A trial, set to begin Monday morning, will decide whether Pennsylvania’s voter ID law is constitutional.
The law was signed by Governor Tom Corbett in 2012, but was never enforced because it was quickly contested by civil rights groups and ultimately brought in front of a judge.
If this voter ID law is deemed fair in court, it’ll be one of the strictest in the nation.
Groups opposing the law are worried that historical rulings of what so many people fought for years ago are being thrown out the window here in Pennsylvania.
The backlash from a law that was signed last year by Governor Corbett hasn’t quieted down…in fact it’s grown louder, especially in the Capital city.
“Harrisburg is ground zero for the fight for voting rights in the north,” said someone who opposes of the law at a voter ID rally.
The worry from opposers is it discriminates against those who don’t have an ID or can’t get access to one.
“It serves to disenfranchise a great number of people,” says Abigail Newburger of Newburg, Cumberland County.
But some argue, how hard can getting an ID really be?
“I don’t think it’s a whole lot to ask,” says Jack Mitchell of Camp Hill.
Those for the law believe people who truly want to vote can take the appropriate steps to get an ID.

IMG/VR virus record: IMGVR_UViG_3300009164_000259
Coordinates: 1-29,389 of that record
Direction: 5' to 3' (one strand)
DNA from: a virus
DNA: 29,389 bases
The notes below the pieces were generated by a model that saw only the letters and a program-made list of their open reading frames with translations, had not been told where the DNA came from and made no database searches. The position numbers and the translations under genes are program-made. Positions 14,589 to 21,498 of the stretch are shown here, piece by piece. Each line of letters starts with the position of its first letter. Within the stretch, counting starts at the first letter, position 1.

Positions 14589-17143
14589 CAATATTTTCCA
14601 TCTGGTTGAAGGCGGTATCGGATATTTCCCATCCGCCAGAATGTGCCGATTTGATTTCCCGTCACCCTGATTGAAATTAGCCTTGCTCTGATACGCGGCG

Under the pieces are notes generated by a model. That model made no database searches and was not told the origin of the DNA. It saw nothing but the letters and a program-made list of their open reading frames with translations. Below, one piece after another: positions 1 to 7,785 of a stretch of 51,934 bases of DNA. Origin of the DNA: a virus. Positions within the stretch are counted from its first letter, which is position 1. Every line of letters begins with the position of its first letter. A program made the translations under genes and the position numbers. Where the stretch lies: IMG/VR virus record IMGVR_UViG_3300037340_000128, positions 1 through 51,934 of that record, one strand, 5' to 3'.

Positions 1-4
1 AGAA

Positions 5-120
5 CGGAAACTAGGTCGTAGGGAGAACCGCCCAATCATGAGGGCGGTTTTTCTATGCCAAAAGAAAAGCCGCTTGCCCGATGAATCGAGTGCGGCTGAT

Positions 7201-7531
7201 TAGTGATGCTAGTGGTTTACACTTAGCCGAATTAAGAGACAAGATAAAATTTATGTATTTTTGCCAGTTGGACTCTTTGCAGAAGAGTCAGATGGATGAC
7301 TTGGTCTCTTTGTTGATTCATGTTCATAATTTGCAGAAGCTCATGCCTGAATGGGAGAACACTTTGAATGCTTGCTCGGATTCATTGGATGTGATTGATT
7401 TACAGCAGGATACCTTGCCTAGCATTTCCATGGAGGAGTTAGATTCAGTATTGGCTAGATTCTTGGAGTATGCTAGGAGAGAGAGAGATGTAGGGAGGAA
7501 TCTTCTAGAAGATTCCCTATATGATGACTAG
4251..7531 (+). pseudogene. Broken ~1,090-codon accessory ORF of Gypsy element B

And better yet, the state offers it for free.
“Anybody who can register to vote in Pennsylvania can obtain a free ID and can do it rather quickly and easily with the same information they need to register to vote,” says Nils Frederiksen, the press secretary for Pennsylvania’s Office of General Counsel.
Voters say this law would give people more protection against fraud.
“I can say I’m you and that’s not fair..because then you won’t be able to vote,” says Luci Alvarez of Mechanicsburg.
Lawyers for the Plaintiffs say fewer than 20,000 state issued photo ID’s have been requested.
But, there are many more who still lack the credentials that could be required in future state elections.
“We don’t think the facts have changed on the ground there’s at least a 100 thousand probably hundreds of thousands that don’t have an ID,” says Michael Rubin, an attorney for opponents of the ID law.
Attorneys don’t think the 9 days which are set aside for the trial will be enough.
They expect the final decision to be left up to the State Supreme Court.